An aerial view of the Indus in Leh (Photo: Getty Images)
A YEAR AFTER THE Kargil Himalayas rang with the sound of artillery and automatic weapons, a deceptive calm prevailed at Batalik, not far from the Line of Control (LoC). Indian troops ousted Pakistani intruders in the summer of 1999 but a banner, “Victors of Batalik”, barely conveyed the scale of the fighting. The opening salvo of Operation Vijay saw Major Mariappan Saravanan of 1 Bihar falling after he led an audacious assault on Point 4268. His unit swore to recapture the Jubar ridge and bring back the officer’s body. They did so almost 40 days later and a nation beholden to the soldiers honoured the fallen hero with a Vir Chakra.
Not far from the scenes of war and valour, the Indus flows into Pakistan-occupied Kashmir (PoK), traversing the width of Ladakh after entering India at Demchok, a key post manned by the Indian Army in a region that remains a site of India-China border tensions. At both ends of its course in India the passage of the Indus is marked by conflict even as it remains an important water source in a parched, cold and dry landscape. Though its course is swift and unhindered, the Indus and its tributaries have been at the centre of a political conflict that took its latest turn with India issuing notice to Pakistan on January 25 for modification of the Indus Waters Treaty (IWT) and seeking government-to-government talks. The move attracted comment, but not as much as it might have due to the current economic and political crisis in Pakistan and domestic events in India, such as the Union Budget and the Adani stocks controversy. Yet, India’s move is a political signal to Pakistan, conveys dissatisfaction with the World Bank, reflects a need to update the science on water sharing, and, above all, points to new thinking on Jammu and Kashmir (J&K).
The interpretation of the IWT of 1960 is a fairly technical matter and best left to engineers and scientists who have done a fair job of it despite the rocky state of India-Pakistan relations. The Indus commissioners have met regularly barring a suspension of meetings after the terror attack on the Indian Army camp at Uri. They met last year too, and mutually concluded the annual report. There have been visits by Pakistani officials to sites where river projects are being undertaken by India without much bother even as Islamabad routinely protests any Indian activity as a violation of its rights. Pakistan’s refusal to come to grips with its objections and sit across the table seems to have led India to seek modification of the treaty with experts pointing out that the Indian formulation stops well short of “abrogation”. Ministry of External Affairs (MEA) spokesperson Arindam Bagchi said the decision of the World Bank (which brokered the 1960 treaty) to appoint a neutral expert and activate the court of arbitration process over the Kishanganga and Ratle projects is disappointing. He said two parallel processes are not in consonance with the provisions of the treaty.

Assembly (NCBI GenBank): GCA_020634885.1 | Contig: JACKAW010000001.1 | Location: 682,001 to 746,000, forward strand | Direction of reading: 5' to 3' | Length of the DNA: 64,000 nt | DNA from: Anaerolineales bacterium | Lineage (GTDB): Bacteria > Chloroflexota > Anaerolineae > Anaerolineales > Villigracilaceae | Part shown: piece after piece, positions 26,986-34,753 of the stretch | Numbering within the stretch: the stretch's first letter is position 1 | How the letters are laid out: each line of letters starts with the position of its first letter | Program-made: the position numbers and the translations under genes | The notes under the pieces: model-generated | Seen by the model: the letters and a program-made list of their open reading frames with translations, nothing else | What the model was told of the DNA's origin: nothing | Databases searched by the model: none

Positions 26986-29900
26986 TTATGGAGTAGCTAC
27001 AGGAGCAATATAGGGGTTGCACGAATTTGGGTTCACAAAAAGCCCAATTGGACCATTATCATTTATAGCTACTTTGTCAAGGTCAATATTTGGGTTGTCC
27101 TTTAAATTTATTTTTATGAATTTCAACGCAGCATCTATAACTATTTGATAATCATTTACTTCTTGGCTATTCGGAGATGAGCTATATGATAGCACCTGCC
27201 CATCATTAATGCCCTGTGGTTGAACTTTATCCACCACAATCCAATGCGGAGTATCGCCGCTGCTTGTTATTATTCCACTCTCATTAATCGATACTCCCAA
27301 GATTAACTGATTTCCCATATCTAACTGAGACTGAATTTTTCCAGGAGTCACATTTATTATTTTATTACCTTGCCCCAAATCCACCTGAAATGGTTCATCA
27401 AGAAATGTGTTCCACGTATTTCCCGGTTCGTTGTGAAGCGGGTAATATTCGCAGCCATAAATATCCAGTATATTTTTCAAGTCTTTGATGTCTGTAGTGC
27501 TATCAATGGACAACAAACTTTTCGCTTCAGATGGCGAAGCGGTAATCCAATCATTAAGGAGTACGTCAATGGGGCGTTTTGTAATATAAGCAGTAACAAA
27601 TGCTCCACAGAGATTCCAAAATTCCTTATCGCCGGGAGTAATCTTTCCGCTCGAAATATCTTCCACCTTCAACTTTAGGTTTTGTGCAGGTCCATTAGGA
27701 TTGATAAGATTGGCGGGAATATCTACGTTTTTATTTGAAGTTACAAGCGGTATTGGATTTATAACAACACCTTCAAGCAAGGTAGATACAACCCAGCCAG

India’s decision to seek bilateral talks to amend the treaty, apart from being an expression of unhappiness about how disputes raised by Pakistan over hydro projects are being dealt with (the objections have lingered without resolution), also points to a need to take into account advances in dam-building and the increased salience of climate change. More recent technologies allow for water levels to be lowered more than earlier to clean sediments, and this raises new issues in controlling water flows. Also, the increase in population means the need for the waters of the Indus basin has changed and requires fresh consideration. “India is not suggesting a unilateral action. It wants Pakistan to seriously apply itself to various aspects of the treaty and devise equitable solutions. Of course, India does not want disputes to linger,” said an official. The water flows in the Indus itself are limited and its course in India is fairly short. It is the waters of the Chenab and the Jhelum that are of greater consequence. The waters of these “western rivers” have been allotted to Pakistan but India is not barred from constructing run-of-river projects. In all, India can go ahead with 28 projects, and the long pendency of some has become a nagging problem. The Tulbul navigation project that intends to maintain a draft to allow transport from the Wular Lake to Baramulla via Sopore is one such that holds attention. The stop-start nature of work on the project has been an impediment to development and a brake on economic activities.